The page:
Fetal Alcohol Syndrome – outcomes

The impact of FAS is not only felt by the mother and child but the society as well. According to Niccols, children born with FAS have slower growth rates and speech development, smaller head size, and lower IQ averages of 60 and 65. Furthermore, they are susceptible to heart problems, kidney damage, poor vision and cleft palates. Though children with FAS are outgoing, social and affectionate, they are also prone to eating disorders, sleep problems, tantrums and disruptive behavior that influence their participation in social settings. Adults with FAS have poor metabolism, memory retention, motor skills, hearing, vision, fluency and emotional intelligence, and lack the ability to live independently. Moreover, they are more likely to break the law, take drugs and need psychiatric attention (135-142).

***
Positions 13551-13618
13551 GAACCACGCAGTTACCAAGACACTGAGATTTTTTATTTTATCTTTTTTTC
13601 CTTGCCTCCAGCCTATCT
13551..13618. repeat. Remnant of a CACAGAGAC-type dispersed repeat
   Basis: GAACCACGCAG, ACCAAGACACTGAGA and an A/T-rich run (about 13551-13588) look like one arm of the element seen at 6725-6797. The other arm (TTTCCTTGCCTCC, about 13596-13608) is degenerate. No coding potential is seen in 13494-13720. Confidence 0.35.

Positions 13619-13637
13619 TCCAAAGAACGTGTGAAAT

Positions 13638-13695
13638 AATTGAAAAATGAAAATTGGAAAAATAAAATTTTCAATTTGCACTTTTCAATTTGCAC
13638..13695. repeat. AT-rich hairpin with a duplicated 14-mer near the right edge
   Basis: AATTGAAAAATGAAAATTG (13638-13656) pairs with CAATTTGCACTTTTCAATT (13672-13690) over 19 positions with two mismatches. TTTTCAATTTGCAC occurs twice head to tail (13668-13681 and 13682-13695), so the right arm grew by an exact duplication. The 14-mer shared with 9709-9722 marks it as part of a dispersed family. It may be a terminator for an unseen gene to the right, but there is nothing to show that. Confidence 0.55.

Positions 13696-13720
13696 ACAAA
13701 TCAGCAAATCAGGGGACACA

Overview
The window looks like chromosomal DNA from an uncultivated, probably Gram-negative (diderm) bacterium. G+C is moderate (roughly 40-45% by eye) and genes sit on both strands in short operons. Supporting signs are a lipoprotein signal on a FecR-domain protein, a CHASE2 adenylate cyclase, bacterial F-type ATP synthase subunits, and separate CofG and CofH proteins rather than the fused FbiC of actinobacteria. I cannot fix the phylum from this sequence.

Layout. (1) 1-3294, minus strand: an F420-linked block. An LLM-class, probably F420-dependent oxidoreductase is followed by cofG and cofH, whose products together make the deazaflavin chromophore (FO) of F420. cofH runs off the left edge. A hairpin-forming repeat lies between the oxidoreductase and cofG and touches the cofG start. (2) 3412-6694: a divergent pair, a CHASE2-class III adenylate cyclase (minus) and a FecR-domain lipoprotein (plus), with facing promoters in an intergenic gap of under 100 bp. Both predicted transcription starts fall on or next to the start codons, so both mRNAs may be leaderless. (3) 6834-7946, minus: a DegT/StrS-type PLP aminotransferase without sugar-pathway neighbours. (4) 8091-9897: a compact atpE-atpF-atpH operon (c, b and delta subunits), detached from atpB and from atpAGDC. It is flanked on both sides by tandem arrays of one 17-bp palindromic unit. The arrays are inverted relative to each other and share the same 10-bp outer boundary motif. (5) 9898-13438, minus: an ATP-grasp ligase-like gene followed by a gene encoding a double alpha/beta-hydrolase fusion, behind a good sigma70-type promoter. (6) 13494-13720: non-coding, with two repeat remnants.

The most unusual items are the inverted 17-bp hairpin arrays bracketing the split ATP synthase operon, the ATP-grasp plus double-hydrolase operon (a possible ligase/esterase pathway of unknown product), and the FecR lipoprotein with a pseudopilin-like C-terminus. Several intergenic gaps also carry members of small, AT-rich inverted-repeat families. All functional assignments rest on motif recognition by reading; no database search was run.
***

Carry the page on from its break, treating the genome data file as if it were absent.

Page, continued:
Individuals with FAS need special medical care such as psychiatrists, speech therapists, nutritionists and specialists in neurology and genetics. They also have other needs such as housing as they need someone to take care of them. It has been estimated that the cost of caring for individuals with FAS throughout their lifetime totals $ 2.0 million (Niccols 135-142).This cost is borne by the society who have to make up for the loss in productivity of adults with FAS. Go to part 4 here.

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